Nepal: Solukhumbu Women’s Hostel /Shelter for Higher Secondary Education Project Description
According to the United Nations Development Programme, The Millennium Development Goals (MDGs) are the most broadly supported, comprehensive and specific development goals the world has ever agreed upon. These eight time-bound goals provide concrete, numerical benchmarks for tackling extreme poverty in its many dimensions. They include goals and targets on income, poverty, hunger, maternal and child mortality, disease, inadequate shelter, gender inequality, environmental degradation and the Global Partnership for Development.
Adopted by world leaders in the year 2000 and set to be achieved by 2015, the MDGs are both global and local, tailored by each country to suit specific development needs. They provide a framework for the entire international community to work together towards a common end – making sure that human development reaches everyone, everywhere. If these goals are achieved, world poverty will be cut by half, tens of millions of lives will be saved, and billions more people will have the opportunity to benefit from the global economy.
The eight MDGs are:
- Eradicate extreme poverty and hunger
- Achieve universal primary education
- Promote gender equality and empower women
- Reduce child mortality
- Improve Maternal Health
- Combat HIV/AIDS, malaria and other diseases
- Ensure environmental sustainability
- Develop a Global Partnership for Development
While progress on the MDGs in Nepal has been good, there is still much work to be done, particularly surrounding the point of gender equality. In Nepal, girls’ enrollment in school is approaching the same levels as the rate for boys – 95 girls for every 100 boys now enroll in primary school. An effective quota-system in 2008 elections brought in over 33 percent of women in the Constituent Assembly. The Civil Service Act 2008 also called for larger representation of excluded groups, including women. However, according to Nepal’s Ministry of Education, the literacy rate for females stands at just 44.2 percent as opposed to 67.7 percent for males. In addition, women’s low status in the control of resources and political decision making remains, as does high incidence of violence against women (including early marriage and sex selective abortions).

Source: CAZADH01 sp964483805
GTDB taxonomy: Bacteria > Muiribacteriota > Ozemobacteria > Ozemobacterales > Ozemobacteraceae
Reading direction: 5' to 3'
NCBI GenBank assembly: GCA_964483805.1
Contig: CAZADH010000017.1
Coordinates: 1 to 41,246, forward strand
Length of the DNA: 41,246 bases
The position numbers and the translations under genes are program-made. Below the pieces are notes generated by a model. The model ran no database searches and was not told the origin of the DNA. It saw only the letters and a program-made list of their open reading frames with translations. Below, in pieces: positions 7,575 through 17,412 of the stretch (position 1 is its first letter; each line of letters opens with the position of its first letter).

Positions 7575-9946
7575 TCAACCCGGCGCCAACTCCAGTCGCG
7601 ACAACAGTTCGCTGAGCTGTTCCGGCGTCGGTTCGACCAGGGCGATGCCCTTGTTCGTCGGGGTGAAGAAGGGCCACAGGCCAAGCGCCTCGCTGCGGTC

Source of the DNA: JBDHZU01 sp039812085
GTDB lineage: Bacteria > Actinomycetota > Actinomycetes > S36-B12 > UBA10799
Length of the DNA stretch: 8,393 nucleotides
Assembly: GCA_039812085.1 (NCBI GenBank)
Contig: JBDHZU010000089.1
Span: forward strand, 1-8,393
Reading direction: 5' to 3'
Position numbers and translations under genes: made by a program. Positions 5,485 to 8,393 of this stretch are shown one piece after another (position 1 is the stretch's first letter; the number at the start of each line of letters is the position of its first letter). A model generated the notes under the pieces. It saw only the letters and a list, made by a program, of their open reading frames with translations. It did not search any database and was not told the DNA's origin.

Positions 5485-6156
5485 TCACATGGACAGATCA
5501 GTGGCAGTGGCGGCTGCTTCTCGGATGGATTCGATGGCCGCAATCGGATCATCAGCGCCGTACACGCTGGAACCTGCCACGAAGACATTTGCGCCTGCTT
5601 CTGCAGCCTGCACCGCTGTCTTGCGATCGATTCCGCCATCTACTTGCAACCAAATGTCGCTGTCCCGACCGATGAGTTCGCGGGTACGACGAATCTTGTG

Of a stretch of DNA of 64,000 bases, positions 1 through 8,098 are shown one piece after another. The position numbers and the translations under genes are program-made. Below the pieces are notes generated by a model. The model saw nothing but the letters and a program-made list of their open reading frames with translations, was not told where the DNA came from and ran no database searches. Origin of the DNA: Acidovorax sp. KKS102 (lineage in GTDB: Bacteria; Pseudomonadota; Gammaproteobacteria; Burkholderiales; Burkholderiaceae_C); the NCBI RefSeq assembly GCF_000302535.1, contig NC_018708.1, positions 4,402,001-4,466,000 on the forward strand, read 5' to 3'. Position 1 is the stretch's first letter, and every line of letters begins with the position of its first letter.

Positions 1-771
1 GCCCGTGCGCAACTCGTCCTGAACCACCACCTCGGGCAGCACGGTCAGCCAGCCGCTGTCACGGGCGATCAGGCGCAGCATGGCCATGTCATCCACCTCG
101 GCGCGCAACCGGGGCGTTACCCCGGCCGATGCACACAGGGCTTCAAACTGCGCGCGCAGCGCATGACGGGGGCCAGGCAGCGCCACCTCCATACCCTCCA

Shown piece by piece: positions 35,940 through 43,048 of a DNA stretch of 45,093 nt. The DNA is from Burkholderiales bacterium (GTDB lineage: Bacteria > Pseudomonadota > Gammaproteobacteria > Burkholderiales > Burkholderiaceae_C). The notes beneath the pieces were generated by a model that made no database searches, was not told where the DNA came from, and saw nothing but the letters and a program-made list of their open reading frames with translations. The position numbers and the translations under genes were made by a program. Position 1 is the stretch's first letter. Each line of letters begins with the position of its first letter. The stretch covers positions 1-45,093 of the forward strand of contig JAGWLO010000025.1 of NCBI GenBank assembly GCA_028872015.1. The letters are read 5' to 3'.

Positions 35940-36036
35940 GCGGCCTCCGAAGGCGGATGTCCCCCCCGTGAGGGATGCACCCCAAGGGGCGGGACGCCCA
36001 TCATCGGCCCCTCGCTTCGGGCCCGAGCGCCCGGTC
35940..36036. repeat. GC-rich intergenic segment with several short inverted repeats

In November 2010, Edge of Seven will team up with a local non-government organization (NGO) in the Everest region of Nepal to tackle the development goal surrounding women’s empowerment. As a nonprofit in the field of international development, we are committed to supporting the goals and targets. In addition, we support advocates of global social change who believe that investment in poor women is the best strategy to end global poverty. Mary Ellen Iskenderian, the President and CEO of the Women’s World Bank, contends that “when women [in developing countries] have money they invest it more wisely then men. Women spend their money on nutritious food, schooling for their kids, health care, improving their homes. That has a positive ripple effect on the community, both economically and socially.”
Edge of Seven will focus our volunteer efforts in Salleri, the district headquarters of the Solukhumbu district (Everest region). Though national data suggests that girls’ enrollment in school is approaching the same levels as the rate for boys – 95 girls for every 100 boys now enroll in primary school, it is not progressed to that healthy average in many districts. In Solukhumbu, our local partner conducted a field survey in 2006 and found that in many parts girls’ enrollment in primary school is 30 girls for every 100 boys. The primary factor contributing to this statistic was illiterate and uneducated parents.
To address this problem, our local partner introduced adult literacy classes for women believing that if mothers understand the value of education, they will be more likely to enroll their daughters in school at a young age. After three years of implementation with adult literacy courses and vocational training for mothers, our local partner surveyed the same region and found that the ratio had increased from 30 to 45 girls for every 100 boys enrolled in primary school. We are thrilled that the ratio at the primary level is increasing and now, we would like to tackle statistics at the higher secondary level.
In the Solukhumbu region, after graduating from grade 10, students need to travel to Salleri or the capital city of Kathmandu to pursue higher secondary education. Solukhumbu is a mountainous region with difficult topography so for many villagers to get Salleri, they must walk anywhere from one day three days to reach the district headquarters. As a result, more than 50% of the female students that make it to grade 10 drop out because they come from rural areas and they cannot find safe and affordable housing in town. To address this issue, we are building a women’s hostel in Salleri that will house at least 50 female students. Our local partner recognizes the serious interest by women to continue their studies because for most, education is just a dream. By providing an opportunity for further education, we seek to arm these women with the skills and confidence to transform their position within the household and community.